Last week, Mountain Justice and Radical Action for Mountain People’s Survival (RAMPS) stopped nine coal trucks and a coal barge after the Mountain Justice Summer Action Camp.  These actions showed once again that people are willing to put their bodies on the line to stop the plunder of Appalachia and raised the spirits of West Virginians fighting to save their home, but Larry Gibson reminded us our work is not done.Coal truck blocked from leaving Alpha Nat. Resouces mine on Kayford Mtn., 5/24/2012.“Everything has to get bigger from here,” Larry said.  “We need to put our backs up against the wall and not back down. The 99% means nothing if we don’t all support  each other.  No matter what our positions are we must come together.”

Larry is right. To win our struggles against the extraction industries, we will have to band together. The fight against strip mining has been gaining ground over the last few years (here, here and here), but King Coal will keep stripping to the bitter end and leave Appalachia with nothing unless we act now.   It was only after aggressive direct action in the 60s and 70s that the political will was created to address strip mining on a federal level.  If we want strip mining to end and restoration work to begin; if we want a post-coal future that is more than devastated landscapes, rampant fracking, and deepening poverty; if we want a healthy and whole Appalachia, we must escalate our resistance.

At PowerShift 2011, currently imprisoned activist Tim DeChristopher pointed out, “With only the people in this room, we could send 30 people onto a mountaintop removal site, shut it down temporarily, start to clog up the West Virginia court system.  And we could send 30 people the day after that and the day after that and the day after that every day for a year.  I believe we would never get to the end of that year because mountaintop removal would end before we reached that point.”

This summer we will take the first step toward that vision.  Come to southern West Virginia on July 25.  RAMPS will host a mobilization where people will prepare to take nonviolent direct action to shut down a strip mine.  We are calling for as many people as possible to come together and do what the politicians, the regulators and the courts have been unwilling to do; to defend the land and the people; to stop strip mining. Continue reading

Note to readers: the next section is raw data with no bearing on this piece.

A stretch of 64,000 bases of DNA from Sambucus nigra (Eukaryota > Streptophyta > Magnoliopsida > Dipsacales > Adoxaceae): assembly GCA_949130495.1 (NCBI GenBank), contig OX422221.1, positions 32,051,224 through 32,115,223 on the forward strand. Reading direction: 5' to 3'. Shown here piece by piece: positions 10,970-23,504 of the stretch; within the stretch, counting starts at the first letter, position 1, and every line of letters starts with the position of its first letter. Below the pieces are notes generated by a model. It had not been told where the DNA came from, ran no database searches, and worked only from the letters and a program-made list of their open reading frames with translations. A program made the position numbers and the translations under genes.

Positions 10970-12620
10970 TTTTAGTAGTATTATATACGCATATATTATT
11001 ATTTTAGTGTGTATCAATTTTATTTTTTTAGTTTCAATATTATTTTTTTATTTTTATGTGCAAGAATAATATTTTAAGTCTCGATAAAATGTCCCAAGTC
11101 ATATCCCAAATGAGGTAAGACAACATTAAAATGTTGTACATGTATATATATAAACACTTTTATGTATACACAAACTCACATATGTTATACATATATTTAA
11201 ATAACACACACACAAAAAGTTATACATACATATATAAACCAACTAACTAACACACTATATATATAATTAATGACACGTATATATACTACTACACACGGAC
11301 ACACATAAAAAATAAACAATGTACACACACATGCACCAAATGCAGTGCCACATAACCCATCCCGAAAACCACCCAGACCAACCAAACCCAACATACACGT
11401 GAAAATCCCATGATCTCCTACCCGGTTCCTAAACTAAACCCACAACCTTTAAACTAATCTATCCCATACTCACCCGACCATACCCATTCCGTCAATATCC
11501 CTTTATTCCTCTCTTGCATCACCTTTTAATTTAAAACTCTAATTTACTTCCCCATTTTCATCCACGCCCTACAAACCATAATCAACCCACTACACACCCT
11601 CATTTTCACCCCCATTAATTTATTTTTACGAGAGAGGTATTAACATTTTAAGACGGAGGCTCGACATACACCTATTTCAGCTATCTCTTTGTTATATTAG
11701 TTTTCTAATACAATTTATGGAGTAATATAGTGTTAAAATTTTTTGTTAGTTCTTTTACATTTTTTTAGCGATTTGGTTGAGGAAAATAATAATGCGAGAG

Pro-mountain activists board coal barge and blockade Kayford strip mine haul road

24 May

Activists deploy on a coal barge in West Virginia.

Mountain Justice and RAMPS activists blocked coal transport in two locations Thursday morning protesting mountaintop removal. Five boarded a barge on the Kanawha River near Chelyan, West Virginia, with a large banner that read “Coal leaves, cancer stays,” and locked their bodies to the barge. At the same time, dozens of concerned citizens obstructed access to the haul road on Kayford Mountain, stopping coal trucks from entering or leaving the Republic Energy mine.

“These actions against coal transport were taken because the viability and health of mountain communities are being destroyed by mountaintop removal—the coal and the profits are shipped away, leaving disease and destruction in their wake,” Rebecca Loeb, one of the people on the barge said.

According to Nathan Joseph, another activist on the barge, the struggle against mountaintop removal in Appalachia is linked to the struggles of other fossil-fuel extraction communities across North America and the world.

“The coal industry’s continued disregard for the well-being of Appalachian communities is connected to the struggles of other North American extraction communities. Strip mining tar sands for low-quality oil, fracking for dirty gas and deep-sea oil drilling are signs we are scraping the bottom of the barrel. The extraction, transport, processing and combustion of these fuels all disproportionately impact low-income communities, indigenous communities (such as Diné people on Black Mesa) and communities of color,” Joseph said. Continue reading